World Braille Day Year in Review

For almost 200 years, people who are blind have used braille to read and write. In commemoration of World Braille Day on January 4, which coincides with Louis Braille’s birthday, we take a look at the braille-related news and events over the past year.

It was an awesome year for braille

Several braille devices were unveiled in March at the annual CSUN Conference in San Diego, Calif. The unit generating the most buzz is the Orbit Reader 20. This portable, refreshable braille display retails in Canada for $499. You can pre-order the Orbit Reader 20 with a $50 deposit from Shop CNIB. You will also be able to find the product description on the pre-order page.

Features include:

  • Reading contents of files on an SD (Secure Digital) card for Stand Alone mode
  • Remote connectivity to PCs and mobile devices for use with a screen reader
  • Simple editing functions
  • Braille input keys 
  • Rechargeable batteries

Other refreshable braille units that are now available include the BrailleNote Touch from Humanware and the B2G (Braille to Go) from National Braille Press. The Multiline braille display is currently under development, and often referred to as the "holy grail" in the realm of refreshable braille displays. The Canute from Bristol Braille Technology was also shown at the CSUN Conference​ in March, along with an updated prototype shown during the International Council On English Braille 6th General Assembly in May.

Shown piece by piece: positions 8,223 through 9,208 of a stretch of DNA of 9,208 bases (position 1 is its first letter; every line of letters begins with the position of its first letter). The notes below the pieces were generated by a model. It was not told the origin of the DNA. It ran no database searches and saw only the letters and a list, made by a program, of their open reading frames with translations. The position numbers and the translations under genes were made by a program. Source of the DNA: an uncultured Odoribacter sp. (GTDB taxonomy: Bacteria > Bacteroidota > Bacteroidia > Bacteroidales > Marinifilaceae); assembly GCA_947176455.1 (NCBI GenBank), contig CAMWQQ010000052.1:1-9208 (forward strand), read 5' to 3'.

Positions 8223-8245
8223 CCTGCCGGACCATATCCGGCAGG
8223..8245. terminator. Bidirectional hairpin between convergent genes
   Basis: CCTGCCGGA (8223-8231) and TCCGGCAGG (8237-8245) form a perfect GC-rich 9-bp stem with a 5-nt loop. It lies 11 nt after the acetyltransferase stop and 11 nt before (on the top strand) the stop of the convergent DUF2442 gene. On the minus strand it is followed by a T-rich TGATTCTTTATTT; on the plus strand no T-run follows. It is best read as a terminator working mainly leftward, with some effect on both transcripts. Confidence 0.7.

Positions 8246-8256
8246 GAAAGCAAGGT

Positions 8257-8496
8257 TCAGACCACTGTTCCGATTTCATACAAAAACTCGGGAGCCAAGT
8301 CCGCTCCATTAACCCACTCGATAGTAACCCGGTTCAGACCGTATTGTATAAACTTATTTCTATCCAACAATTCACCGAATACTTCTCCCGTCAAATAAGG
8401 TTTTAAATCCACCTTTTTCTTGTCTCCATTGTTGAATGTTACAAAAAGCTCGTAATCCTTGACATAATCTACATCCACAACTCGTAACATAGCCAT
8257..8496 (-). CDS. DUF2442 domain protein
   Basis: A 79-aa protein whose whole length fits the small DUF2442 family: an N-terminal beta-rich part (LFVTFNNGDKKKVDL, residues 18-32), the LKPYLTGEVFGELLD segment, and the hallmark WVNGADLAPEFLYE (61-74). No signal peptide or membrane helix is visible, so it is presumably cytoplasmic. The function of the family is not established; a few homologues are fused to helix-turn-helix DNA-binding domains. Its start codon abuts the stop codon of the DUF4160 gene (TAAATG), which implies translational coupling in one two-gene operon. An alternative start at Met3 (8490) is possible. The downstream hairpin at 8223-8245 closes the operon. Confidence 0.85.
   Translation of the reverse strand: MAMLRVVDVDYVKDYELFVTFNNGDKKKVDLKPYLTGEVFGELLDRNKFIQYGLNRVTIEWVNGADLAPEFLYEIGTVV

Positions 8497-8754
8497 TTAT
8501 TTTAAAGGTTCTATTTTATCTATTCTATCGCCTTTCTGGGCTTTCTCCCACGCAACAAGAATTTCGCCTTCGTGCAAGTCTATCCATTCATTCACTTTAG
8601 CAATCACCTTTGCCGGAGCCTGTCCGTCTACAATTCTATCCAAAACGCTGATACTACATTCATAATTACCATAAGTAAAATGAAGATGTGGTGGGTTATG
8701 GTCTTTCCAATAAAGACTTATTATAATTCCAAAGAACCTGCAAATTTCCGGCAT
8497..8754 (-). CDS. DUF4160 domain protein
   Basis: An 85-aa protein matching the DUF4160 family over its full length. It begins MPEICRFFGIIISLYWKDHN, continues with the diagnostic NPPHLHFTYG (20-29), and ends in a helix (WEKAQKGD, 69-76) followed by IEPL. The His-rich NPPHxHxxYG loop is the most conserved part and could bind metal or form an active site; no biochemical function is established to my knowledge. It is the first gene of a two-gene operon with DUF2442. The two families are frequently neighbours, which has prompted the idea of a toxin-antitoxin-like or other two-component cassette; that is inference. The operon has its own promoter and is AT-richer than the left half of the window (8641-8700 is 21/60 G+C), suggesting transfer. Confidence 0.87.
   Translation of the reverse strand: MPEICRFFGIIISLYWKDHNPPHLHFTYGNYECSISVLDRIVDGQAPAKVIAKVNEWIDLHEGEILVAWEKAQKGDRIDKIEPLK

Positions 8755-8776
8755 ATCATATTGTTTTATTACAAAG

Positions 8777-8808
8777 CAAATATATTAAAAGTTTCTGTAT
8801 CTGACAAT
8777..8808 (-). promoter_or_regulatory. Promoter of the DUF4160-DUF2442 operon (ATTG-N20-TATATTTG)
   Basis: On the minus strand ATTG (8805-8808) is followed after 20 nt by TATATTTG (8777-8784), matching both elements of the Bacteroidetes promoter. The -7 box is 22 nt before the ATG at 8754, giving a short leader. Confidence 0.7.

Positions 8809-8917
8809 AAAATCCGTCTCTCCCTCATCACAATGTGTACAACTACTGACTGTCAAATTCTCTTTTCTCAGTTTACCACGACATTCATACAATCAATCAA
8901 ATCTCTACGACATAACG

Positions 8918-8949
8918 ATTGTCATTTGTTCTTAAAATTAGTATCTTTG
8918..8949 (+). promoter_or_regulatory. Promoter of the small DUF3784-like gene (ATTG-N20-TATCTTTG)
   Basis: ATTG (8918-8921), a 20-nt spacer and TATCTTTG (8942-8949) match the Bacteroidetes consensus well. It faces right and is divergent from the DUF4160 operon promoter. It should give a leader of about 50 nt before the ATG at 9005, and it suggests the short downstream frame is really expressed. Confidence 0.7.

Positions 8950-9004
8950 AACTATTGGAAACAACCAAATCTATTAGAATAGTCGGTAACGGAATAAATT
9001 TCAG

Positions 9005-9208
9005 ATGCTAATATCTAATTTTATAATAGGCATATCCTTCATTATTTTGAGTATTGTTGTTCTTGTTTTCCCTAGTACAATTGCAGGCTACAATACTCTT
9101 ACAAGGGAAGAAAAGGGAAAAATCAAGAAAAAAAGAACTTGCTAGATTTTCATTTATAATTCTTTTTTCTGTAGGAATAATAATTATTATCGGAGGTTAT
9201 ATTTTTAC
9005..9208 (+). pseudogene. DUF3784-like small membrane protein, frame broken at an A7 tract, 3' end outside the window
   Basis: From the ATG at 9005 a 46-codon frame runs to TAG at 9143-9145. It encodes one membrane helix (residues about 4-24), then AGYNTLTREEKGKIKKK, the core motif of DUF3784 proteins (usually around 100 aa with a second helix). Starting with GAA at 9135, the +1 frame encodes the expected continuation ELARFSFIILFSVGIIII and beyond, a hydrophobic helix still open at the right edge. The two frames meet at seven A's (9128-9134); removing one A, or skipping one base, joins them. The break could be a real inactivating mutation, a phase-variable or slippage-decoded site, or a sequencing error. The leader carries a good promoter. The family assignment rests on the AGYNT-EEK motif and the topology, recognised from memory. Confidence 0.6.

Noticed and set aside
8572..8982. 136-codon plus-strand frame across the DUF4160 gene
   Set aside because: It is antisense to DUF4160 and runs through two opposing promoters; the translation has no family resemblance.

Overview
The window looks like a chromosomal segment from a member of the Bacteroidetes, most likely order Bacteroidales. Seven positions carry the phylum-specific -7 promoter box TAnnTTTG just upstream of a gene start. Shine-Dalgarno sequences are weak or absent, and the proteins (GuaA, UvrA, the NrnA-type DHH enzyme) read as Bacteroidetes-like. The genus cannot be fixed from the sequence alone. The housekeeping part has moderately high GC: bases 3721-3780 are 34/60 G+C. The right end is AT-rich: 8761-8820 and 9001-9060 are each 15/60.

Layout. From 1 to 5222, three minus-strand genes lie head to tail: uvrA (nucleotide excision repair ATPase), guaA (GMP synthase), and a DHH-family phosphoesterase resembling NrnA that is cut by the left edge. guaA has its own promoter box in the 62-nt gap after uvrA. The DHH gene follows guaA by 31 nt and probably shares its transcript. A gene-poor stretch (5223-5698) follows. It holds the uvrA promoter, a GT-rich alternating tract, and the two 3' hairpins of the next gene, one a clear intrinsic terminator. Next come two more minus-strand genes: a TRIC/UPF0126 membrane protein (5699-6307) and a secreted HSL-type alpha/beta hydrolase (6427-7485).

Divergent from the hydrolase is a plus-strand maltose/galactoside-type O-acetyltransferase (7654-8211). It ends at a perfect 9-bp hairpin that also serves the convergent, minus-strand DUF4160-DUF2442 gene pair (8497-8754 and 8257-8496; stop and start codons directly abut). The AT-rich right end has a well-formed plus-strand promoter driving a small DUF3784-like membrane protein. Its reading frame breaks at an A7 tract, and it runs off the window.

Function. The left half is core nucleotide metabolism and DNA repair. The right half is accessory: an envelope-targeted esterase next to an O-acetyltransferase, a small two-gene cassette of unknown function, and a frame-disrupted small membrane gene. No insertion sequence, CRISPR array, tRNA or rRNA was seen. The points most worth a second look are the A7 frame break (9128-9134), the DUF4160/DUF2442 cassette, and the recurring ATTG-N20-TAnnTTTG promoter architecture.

For more on braille displays and note takers/tablets visit Why the Resurgence in Braille on the CNIB blog.

Awards to Braille Readers

Awards of note include the Onkyo Braille Essay Contest, from the European Blind Union, the Braille Challenge, and the CNIB Braille Creative Writing Contest

Braille Events in 2016

The International Council On English Braille 6th General Assembly took place in Baltimore, Md., in May. Eight English speaking countries comprise ICEB including Australia, Canada, New Zealand, Nigeria, Republic of Ireland, South Africa, United Kingdom and the United States. You can check out the research and technology papers as well as the proceedings from the event at

The CNIB National Braille Conference was held in October. You can view conference highlights and download a transcript from the show AMI Inside., produced by Accessible Media Inc. You can also watch the conference's session on creating tactile books

Canada’s Accession to Marrakesh Treaty brought the Treaty into force in when Canada became the 20th country to sign the Treaty. You can read more about the Treaty on WIPO's website

A Look Ahead to 2017

This year holds great promise for braille, braille devices and accessibility. There was a time in the early 80s when pundits predicted braille would die out with the advent of synthetic speech screen-reading technology. In fact, the opposite is true today. Braille is easier to access, more available, more affordable, and more immediate on mobile devices and tablets because of this same technology. Research advancements in braille cell technology opens up its availability to more readers than ever before. It is an exciting time for braille users, and I'm glad to be a part of it.​